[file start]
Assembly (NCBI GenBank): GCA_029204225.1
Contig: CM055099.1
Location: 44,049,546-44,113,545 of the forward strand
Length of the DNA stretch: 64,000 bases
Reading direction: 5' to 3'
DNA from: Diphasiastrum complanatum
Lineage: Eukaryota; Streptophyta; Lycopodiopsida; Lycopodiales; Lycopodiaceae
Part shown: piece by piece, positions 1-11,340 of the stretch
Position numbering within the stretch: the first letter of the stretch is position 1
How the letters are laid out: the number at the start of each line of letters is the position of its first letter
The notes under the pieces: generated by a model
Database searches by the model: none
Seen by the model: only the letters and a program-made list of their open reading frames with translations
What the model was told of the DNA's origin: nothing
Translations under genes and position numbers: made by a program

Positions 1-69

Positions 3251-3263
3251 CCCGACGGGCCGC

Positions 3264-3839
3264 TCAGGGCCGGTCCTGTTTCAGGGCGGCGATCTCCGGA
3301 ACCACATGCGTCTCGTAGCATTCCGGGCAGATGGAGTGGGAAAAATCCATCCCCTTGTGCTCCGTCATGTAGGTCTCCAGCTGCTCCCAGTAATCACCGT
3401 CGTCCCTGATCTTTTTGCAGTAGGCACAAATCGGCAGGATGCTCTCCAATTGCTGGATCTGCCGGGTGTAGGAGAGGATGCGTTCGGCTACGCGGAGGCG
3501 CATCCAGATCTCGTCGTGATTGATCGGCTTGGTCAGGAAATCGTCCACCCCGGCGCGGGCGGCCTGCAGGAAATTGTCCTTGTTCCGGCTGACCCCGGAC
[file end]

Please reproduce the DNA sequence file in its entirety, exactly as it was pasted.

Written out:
Assembly (NCBI GenBank): GCA_029204225.1
Contig: CM055099.1
Location: 44,049,546-44,113,545 of the forward strand
Length of the DNA stretch: 64,000 bases
Reading direction: 5' to 3'
DNA from: Diphasiastrum complanatum
Lineage: Eukaryota; Streptophyta; Lycopodiopsida; Lycopodiales; Lycopodiaceae
Part shown: piece by piece, positions 1-11,340 of the stretch
Position numbering within the stretch: the first letter of the stretch is position 1
How the letters are laid out: the number at the start of each line of letters is the position of its first letter
The notes under the pieces: generated by a model
Database searches by the model: none
Seen by the model: only the letters and a program-made list of their open reading frames with translations
What the model was told of the DNA's origin: nothing
Translations under genes and position numbers: made by a program

Positions 1-69

Positions 3251-3263
3251 CCCGACGGGCCGC

Positions 3264-3839
3264 TCAGGGCCGGTCCTGTTTCAGGGCGGCGATCTCCGGA
3301 ACCACATGCGTCTCGTAGCATTCCGGGCAGATGGAGTGGGAAAAATCCATCCCCTTGTGCTCCGTCATGTAGGTCTCCAGCTGCTCCCAGTAATCACCGT
3401 CGTCCCTGATCTTTTTGCAGTAGGCACAAATCGGCAGGATGCTCTCCAATTGCTGGATCTGCCGGGTGTAGGAGAGGATGCGTTCGGCTACGCGGAGGCG
3501 CATCCAGATCTCGTCGTGATTGATCGGCTTGGTCAGGAAATCGTCCACCCCGGCGCGGGCGGCCTGCAGGAAATTGTCCTTGTTCCGGCTGACCCCGGAC